• In our Syndicate subplot: Vicious and Mao head to the Eunuch vineyard and talk him into their plan to take down the Elders. Later, Julia sneaks off to see Mao one-on-one and pitches her plan: Let the Elders kill Vicious so she can run away without the Syndicate chasing after her. It’s hard to gauge where Mao lands on this, but it certainly feels like Cowboy Bebop is setting up an endgame where Julia replaces Vicious as the Syndicate’s big bad. We’ll see how it plays out — if the opening credits are any clue, there’s at least one confrontation between Spike and Vicious in front of a big stained-glass window left before the season’s end.
• “Galileo Hustle” replaces the traditional “SEE YOU SPACE COWBOY…” closing text with “EASY COME, EASY GO…” — pulled directly from the original anime episode “Honky Tonk Woman,” which marked the introduction of Faye Valentine.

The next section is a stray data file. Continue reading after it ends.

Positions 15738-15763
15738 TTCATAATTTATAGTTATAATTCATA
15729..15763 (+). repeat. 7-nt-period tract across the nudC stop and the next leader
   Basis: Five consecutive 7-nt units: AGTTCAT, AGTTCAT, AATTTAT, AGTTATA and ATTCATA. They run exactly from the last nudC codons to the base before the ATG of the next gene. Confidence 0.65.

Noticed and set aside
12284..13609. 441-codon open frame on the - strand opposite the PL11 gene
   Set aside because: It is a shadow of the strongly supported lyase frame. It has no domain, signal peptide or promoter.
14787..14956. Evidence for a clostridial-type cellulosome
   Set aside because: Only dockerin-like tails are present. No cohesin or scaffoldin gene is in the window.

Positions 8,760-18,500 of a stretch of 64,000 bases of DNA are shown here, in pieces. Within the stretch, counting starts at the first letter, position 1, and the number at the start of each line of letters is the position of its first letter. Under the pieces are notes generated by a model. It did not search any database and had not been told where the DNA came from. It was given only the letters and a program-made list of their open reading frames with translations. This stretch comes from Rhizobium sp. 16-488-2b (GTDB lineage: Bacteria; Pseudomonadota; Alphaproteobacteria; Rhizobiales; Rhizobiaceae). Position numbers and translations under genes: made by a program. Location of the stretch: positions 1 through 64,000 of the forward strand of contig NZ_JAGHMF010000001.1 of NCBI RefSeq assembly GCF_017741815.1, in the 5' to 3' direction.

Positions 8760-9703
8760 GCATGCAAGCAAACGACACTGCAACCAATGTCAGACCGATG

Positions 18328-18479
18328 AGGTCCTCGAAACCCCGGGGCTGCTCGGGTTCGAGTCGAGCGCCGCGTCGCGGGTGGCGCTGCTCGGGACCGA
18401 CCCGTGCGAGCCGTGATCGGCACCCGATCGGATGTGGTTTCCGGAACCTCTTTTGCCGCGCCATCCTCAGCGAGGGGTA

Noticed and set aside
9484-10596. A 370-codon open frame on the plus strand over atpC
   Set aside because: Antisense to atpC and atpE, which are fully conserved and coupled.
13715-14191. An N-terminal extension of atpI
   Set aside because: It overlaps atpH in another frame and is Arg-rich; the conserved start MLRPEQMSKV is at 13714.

• Faye follows up her previous pitch for a shower-bath-shower with a pitch for double dinners, and honestly: another great idea.
• This time in archaic technologies that somehow made the leap to outer space: Playboy magazines, VHS tapes, and at least one bottle of Earth wine.
• And while we’re on the subject, headlines on that Playboy cover included “College Shootball” and “Fucker Hunt.”
• Chalmers is right: Peonies instead of lilies really are more wow for the Woo.
• This one seems like a pretty good substitute, but I definitely wouldn’t object to someone posting Whitney’s official roast-pepper dumpling recipe.
More From This Series
- Cowboy Bebop’s Creator Is Back With a Jazzy New Sci-Fi Anime
- What to Watch After Binging Cowboy Bebop
- Alex Hassell on the Immense Discomfort of Re-creating Cowboy Bebop’s Iconic Duel